Last year the charity based at Beaverbrooks House supported 666 young carers. Two of these, Catlin and Claire met with Gordon last autumn to chat about how they balanced their caring responsibilities with their education. 48% of all the young carers the charity supported in 2018 were caring for a parent because of substance misuse or mental ill health.
Gordon said: “Blackpool Carers Centre do some excellent work across the town helping young carers. They’ve helped thousands of families over the years. It’s not just the support and guidance they give, but also the opportunities and access to activities young carers might not have the chance to do otherwise.
“When myself and some of our councillors volunteered on the DIY SOS project, it was obvious how much fondness there was for the charity, just from the amount of help and time given by volunteers, businesses and other organisations in Blackpool. This is a testament to their Chief Executive Michelle Smith and her dedicated staff and team of volunteers at Beaverbrooks House.”
Tuesday’s debate was led by Gordon’s Labour colleague Paul Blomfield MP, who spoke about some of the difficulties in identifying the numbers of young carers. Gordon echoed this point and highlighted the University of Nottingham’s research, which found the number of people between the ages of 11 and 16 who acted as carers had more than doubled since a comparable survey in 2010. Both of them also spoke about the role schools and colleges could play in helping young carers.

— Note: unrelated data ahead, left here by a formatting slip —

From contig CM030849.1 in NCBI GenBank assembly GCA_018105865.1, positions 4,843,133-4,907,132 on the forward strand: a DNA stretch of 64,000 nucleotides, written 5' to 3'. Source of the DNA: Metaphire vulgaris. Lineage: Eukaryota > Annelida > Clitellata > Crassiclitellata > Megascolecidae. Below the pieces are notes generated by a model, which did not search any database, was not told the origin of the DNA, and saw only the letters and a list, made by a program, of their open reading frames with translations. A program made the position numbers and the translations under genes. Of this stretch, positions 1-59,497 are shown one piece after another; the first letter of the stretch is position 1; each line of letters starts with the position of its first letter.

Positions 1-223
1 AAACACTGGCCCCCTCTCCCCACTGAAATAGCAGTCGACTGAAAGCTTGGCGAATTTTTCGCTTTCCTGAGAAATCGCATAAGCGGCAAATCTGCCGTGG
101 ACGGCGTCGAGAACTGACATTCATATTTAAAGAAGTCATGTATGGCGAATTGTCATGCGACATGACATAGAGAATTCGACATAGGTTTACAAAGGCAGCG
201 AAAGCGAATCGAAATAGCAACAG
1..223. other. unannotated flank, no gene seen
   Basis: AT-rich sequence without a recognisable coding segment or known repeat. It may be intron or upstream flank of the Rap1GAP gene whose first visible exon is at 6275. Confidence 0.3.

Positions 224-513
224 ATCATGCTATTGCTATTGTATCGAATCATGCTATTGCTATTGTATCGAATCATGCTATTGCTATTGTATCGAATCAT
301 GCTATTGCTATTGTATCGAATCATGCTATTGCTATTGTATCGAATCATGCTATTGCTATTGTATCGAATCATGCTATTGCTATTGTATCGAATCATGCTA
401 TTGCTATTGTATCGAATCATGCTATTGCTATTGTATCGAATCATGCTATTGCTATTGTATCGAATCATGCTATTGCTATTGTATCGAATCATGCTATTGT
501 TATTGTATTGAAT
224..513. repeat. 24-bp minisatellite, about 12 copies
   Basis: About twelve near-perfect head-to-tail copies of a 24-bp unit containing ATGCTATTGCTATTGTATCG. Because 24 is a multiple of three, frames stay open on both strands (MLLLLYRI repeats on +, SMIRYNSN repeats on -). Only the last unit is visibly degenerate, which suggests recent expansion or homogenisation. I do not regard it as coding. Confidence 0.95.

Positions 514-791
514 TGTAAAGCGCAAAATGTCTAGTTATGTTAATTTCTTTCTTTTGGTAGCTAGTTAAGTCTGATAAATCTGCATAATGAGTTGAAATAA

Gordon added: “When I met with Catlin and Clare they told me how it wasn’t always easy for them to balance the responsibilities of being a carer with their education. I agreed with them that there needs to be far more awareness and support, especially in terms of mental health, for young carers in our education system. But I also think the Government needs to do more, and particularly in terms of bursaries if they choose to go onto further and higher education.”
Faye Atherton, Head of Services at Blackpool Carers said: “We are delighted that young carers were highlighted by Gordon in Westminster yesterday. To have their voices heard and stories told on such an important stage is essential in ensuring that their needs are considered and services are in place to support them.
“The work that we do with young carers in Blackpool is vital in keeping families together and helping children to experience a positive childhood. Thanks goes to Gordon for recognising the importance of support for young carers and in taking forward their views.”
by Andrew Bettridge – Communications Assistant to Gordon Marsden MP
Listen to the debate below: